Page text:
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Population inertia and its sensitivity to changes in vital rates or initial conditions

  • David N. Koons

    (Max Planck Institute for Demographic Research, Rostock, Germany)

  • Randall Holmes
  • James B. Grand
Registered author(s):

    Many studies have examined Keyfitz’s population momentum, a special case of inertia in long-term population size resulting from demographic transition to the stationary population growth rate. Yet, population inertia can be produced by any demographic perturbation (i.e., not just perturbations that produce stationary growth). Insight into applied population dynamics, population ecology, and life history evolution has been gained using perturbation analysis of the population growth rate. However, a similar, generalized framework for perturbation analysis of population inertia has not been developed. We derive general formulas for the sensitivity of population inertia to change in any vital rate or initial population structure. These formulas are readily computable, and we provide examples of their potential use in life history and applied studies of populations.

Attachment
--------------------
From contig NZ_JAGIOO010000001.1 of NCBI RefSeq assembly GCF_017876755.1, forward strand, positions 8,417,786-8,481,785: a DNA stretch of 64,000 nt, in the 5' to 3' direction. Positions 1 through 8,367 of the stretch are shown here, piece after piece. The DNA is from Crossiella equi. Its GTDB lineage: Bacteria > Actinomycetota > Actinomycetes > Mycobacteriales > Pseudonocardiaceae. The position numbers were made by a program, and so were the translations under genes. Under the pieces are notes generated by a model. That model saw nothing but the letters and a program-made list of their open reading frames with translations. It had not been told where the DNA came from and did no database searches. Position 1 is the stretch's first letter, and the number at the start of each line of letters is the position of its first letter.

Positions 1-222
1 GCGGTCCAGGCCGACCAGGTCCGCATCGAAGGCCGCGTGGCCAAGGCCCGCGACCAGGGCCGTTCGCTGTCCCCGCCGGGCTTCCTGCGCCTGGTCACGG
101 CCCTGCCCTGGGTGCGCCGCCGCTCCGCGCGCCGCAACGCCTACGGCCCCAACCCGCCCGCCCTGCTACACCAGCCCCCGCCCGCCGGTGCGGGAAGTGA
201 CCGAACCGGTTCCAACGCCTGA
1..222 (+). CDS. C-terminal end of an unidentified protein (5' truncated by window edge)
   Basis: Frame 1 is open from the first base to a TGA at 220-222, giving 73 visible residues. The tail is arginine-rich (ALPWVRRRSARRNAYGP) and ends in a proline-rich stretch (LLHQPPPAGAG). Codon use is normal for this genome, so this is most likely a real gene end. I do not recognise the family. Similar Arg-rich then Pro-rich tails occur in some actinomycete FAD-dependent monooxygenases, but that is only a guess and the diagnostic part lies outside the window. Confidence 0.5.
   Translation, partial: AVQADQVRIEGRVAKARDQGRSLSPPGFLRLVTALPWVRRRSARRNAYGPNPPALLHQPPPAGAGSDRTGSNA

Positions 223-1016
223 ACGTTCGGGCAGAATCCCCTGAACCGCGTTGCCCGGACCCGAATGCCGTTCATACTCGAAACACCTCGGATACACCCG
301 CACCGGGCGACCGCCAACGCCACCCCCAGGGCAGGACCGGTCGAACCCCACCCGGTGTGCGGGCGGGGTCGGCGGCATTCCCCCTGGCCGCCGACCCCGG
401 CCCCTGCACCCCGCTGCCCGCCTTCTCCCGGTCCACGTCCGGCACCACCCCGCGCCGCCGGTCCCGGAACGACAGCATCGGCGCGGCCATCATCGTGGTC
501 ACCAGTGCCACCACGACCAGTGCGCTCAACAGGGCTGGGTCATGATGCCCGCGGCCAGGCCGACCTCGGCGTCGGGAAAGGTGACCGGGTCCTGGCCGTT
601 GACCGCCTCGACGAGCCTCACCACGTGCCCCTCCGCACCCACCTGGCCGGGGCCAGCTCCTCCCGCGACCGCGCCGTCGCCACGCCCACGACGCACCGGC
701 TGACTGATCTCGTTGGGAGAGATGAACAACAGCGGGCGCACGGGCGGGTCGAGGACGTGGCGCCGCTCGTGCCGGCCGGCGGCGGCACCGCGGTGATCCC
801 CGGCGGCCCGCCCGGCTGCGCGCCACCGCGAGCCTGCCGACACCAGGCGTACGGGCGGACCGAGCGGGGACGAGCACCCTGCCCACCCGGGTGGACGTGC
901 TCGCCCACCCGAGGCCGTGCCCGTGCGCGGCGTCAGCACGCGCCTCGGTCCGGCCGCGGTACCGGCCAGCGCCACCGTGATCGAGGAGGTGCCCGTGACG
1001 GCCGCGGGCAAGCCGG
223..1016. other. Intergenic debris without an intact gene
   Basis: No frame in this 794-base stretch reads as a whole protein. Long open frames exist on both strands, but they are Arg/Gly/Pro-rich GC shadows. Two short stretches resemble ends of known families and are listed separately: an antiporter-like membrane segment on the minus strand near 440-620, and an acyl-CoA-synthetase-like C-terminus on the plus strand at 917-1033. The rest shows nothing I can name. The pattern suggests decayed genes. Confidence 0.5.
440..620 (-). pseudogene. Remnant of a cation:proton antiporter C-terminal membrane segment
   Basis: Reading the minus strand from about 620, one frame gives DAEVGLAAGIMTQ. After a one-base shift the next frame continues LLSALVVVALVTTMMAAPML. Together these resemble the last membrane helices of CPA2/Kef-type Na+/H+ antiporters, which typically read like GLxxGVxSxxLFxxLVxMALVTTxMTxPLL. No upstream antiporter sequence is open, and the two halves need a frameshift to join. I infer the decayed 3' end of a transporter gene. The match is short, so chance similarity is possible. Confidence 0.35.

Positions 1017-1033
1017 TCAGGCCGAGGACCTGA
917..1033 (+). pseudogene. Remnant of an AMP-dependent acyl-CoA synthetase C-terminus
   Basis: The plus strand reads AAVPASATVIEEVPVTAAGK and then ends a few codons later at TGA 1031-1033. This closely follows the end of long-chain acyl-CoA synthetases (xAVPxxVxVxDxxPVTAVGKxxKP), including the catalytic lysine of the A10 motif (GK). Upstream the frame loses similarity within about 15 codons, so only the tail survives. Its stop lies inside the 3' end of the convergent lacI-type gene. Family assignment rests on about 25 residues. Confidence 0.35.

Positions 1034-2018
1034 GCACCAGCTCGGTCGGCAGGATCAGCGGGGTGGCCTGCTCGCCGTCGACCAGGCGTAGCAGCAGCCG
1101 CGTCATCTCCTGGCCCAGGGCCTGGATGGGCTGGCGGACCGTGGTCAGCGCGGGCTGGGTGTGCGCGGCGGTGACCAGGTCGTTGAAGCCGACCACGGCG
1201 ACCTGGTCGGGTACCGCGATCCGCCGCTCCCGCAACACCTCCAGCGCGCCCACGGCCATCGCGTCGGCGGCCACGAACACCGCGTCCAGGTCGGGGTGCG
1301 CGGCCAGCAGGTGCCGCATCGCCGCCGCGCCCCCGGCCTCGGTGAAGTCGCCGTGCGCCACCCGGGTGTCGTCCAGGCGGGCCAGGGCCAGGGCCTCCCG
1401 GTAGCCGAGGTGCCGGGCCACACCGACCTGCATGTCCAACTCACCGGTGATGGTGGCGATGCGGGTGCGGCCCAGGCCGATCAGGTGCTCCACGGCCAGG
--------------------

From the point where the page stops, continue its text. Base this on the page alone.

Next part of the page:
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    File URL: http://www.demogr.mpg.de/papers/working/wp-2006-040.pdf
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    Paper provided by Max Planck Institute for Demographic Research, Rostock, Germany in its series MPIDR Working Papers with number WP-2006-040.

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    Length: 40 pages
    Date of creation: Nov 2006
    Date of revision:
    Handle: RePEc:dem:wpaper:wp-2006-040
    Contact details of provider: Web page: http://www.demogr.mpg.de/

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    1. A Rogers & F Willekens, 1978. "The spatial reproductive value and the spatial momentum of zero population growth," Environment and Planning A, Pion Ltd, London, vol. 10(5), pages 503-518, May.
    2. Robert Schoen & Young Kim, 1991. "Movement toward stability as a fundamental principle of population dynamics," Demography, Springer, vol. 28(3), pages 455-466, August.
    3. Joshua Goldstein, 2002. "Population momentum for gradual demographic transitions: an alternative approach," Demography, Springer, vol. 39(1), pages 65-73, February.
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